EL: You really got to write a book about that.
EL: Can we just stop the whole thing? And we’re just gonna spend the rest of the time talking about your grandmother.
OE: Well, so she didn’t cook a lot for my mom and my aunt ’cause she was up and down from LA, where my aunt and mother were born to Sacramento and all that. They had an extended family … they had a relative who came up with, they call her Amy. And that’s spelled actually Auntie, but they pronounce it Amy. And I think she was, I always get this wrong, she was on my maternal grandfather’s side. So she did a lot of the house kind of care for them. But so when I was a teenager living across the street from her, that kind of like day to day cooking, dining opportunities, we could go over and hang out with her.
EL: You come from a remarkable family of women-
OE: I do.
EL: Between your mom and your grandmother … I can’t imagine all the things … like when she got that job for the government that there were too many other African American women that had similar positions.
OE: No. And she was, I think, very early on got a reputation for being really fair, but being really straightforward. Later in her career, she was getting a lot of awards and I was younger, and I just remember people always kind of saying, “Oh, you know, that Rushen. She’s-” We’d always has some like kind of shaking their head. Like, “She checked me that one time, but it was important that she did that.”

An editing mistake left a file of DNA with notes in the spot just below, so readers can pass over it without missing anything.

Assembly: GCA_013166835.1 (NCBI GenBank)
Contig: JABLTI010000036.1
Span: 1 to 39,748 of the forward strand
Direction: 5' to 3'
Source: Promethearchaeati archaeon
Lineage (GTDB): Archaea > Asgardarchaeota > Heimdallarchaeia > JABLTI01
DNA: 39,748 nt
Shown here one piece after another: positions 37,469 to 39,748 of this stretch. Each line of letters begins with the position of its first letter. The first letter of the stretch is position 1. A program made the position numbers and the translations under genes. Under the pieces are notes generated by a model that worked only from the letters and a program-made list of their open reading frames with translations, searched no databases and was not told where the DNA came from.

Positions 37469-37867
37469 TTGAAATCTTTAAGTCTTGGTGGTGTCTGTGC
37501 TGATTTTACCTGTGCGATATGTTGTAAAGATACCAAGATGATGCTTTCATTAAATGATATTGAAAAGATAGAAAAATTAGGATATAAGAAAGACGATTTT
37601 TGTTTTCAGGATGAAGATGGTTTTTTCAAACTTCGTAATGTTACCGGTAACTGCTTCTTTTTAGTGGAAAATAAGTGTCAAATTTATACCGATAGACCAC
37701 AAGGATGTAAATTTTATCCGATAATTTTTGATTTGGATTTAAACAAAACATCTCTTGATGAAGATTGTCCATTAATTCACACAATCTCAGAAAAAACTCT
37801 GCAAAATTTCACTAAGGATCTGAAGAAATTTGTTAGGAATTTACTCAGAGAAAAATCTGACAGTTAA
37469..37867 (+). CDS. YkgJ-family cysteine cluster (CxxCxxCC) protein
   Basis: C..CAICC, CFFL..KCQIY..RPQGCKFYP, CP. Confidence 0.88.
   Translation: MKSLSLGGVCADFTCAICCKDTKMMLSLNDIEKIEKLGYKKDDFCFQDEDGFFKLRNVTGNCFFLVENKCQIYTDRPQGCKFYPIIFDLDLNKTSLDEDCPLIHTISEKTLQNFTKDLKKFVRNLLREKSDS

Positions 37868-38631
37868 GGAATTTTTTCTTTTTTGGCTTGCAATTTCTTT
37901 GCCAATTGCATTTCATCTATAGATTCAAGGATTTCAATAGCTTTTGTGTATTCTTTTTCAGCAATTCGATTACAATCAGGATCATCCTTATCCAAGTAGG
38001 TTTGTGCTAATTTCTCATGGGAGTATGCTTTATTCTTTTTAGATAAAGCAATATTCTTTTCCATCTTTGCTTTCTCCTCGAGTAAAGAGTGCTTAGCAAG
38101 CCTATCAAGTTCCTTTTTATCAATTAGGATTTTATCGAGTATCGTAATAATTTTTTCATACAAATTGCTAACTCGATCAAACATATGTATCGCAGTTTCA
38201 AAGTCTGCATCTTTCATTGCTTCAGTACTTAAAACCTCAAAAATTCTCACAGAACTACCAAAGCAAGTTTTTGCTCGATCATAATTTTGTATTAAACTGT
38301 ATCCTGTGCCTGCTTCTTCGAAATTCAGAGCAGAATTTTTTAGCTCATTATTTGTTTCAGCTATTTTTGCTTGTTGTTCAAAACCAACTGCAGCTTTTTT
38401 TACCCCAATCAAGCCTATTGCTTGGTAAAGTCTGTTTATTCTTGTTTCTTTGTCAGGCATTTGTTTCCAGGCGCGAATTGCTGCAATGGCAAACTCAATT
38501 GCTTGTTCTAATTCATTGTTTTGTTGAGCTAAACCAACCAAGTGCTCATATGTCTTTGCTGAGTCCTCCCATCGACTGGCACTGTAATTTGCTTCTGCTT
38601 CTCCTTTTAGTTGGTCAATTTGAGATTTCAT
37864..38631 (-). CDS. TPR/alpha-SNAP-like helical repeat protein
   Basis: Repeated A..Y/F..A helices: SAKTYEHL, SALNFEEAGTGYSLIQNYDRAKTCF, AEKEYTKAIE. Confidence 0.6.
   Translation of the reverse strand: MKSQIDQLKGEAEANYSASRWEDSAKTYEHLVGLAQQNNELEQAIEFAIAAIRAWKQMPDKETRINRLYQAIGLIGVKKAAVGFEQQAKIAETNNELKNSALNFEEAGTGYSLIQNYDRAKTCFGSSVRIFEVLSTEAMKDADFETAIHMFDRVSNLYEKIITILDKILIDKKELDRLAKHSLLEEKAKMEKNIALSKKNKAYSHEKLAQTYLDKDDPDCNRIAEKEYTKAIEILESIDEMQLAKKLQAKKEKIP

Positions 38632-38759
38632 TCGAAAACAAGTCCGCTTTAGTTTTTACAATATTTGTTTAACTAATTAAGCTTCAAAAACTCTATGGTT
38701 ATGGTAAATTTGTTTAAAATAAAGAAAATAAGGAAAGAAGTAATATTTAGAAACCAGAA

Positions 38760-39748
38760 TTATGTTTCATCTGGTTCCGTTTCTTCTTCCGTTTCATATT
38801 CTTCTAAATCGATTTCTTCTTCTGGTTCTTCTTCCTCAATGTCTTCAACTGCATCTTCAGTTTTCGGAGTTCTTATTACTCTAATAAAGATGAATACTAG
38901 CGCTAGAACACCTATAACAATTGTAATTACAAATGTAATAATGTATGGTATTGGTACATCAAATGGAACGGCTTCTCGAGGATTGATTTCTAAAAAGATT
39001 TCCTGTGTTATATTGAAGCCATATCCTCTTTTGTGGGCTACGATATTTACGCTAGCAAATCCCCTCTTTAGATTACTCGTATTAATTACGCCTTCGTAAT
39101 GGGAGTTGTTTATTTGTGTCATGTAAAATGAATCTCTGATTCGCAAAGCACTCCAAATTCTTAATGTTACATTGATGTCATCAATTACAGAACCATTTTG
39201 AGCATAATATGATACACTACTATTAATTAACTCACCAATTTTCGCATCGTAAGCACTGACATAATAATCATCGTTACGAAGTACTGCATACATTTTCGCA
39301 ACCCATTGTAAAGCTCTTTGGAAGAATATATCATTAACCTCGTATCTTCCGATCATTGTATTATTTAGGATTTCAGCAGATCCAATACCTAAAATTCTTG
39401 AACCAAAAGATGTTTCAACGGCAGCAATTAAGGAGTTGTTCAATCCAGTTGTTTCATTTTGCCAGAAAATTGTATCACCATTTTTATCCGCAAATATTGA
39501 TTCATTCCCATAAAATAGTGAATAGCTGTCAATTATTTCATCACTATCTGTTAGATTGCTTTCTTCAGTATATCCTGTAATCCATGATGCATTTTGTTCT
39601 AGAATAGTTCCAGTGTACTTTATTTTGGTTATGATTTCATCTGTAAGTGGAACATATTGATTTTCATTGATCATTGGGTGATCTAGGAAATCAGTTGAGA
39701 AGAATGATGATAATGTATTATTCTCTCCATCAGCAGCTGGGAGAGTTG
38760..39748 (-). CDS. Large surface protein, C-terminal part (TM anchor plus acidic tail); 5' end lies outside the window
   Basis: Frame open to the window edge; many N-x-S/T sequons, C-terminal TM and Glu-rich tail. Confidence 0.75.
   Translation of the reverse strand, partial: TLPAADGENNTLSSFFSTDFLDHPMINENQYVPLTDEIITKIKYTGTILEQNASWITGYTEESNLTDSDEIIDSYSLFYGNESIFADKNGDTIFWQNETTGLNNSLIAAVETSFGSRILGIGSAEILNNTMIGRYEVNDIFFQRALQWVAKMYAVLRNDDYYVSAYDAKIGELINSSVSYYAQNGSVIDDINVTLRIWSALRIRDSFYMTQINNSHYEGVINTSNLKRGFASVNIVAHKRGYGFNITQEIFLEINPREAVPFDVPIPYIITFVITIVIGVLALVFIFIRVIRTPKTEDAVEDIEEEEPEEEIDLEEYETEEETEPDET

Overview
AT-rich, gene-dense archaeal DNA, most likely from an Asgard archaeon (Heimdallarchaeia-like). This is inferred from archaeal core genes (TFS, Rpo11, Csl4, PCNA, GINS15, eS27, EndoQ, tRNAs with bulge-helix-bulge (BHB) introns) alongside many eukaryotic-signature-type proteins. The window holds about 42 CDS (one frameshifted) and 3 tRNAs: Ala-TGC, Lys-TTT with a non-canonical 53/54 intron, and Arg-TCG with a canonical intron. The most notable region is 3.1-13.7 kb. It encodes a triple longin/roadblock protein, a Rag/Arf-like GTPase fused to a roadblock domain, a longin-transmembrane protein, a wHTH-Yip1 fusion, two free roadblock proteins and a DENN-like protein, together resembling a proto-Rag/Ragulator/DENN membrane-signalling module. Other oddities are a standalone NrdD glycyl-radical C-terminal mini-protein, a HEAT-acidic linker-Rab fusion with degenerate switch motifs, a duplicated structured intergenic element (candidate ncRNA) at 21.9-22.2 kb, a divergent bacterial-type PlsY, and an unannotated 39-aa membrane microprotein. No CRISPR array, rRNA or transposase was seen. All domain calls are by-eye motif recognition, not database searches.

EL: She was a bad ass before women were called bad ass.
OE: Yeah. I actually found, on Google Books- and gosh, I hope maybe one day I can get like a digitized version. But Ebony had done a profile of her. Ebony Magazine.
OE: Maybe this was like 1980 or ’81, something like that. And it was this full spread, and they had photographs of her. I think there were a couple of her walking the yard, maybe it like one of the state prisons- it might’ve been San Quentin. Those guys had a lot of respect for her because she listened. And she was interested in corrections, not necessarily as a place solely to punish, but as a place to really give people resources because they’re going to reenter the vast majority of people. It’s an idea we still haven’t quite caught onto yet.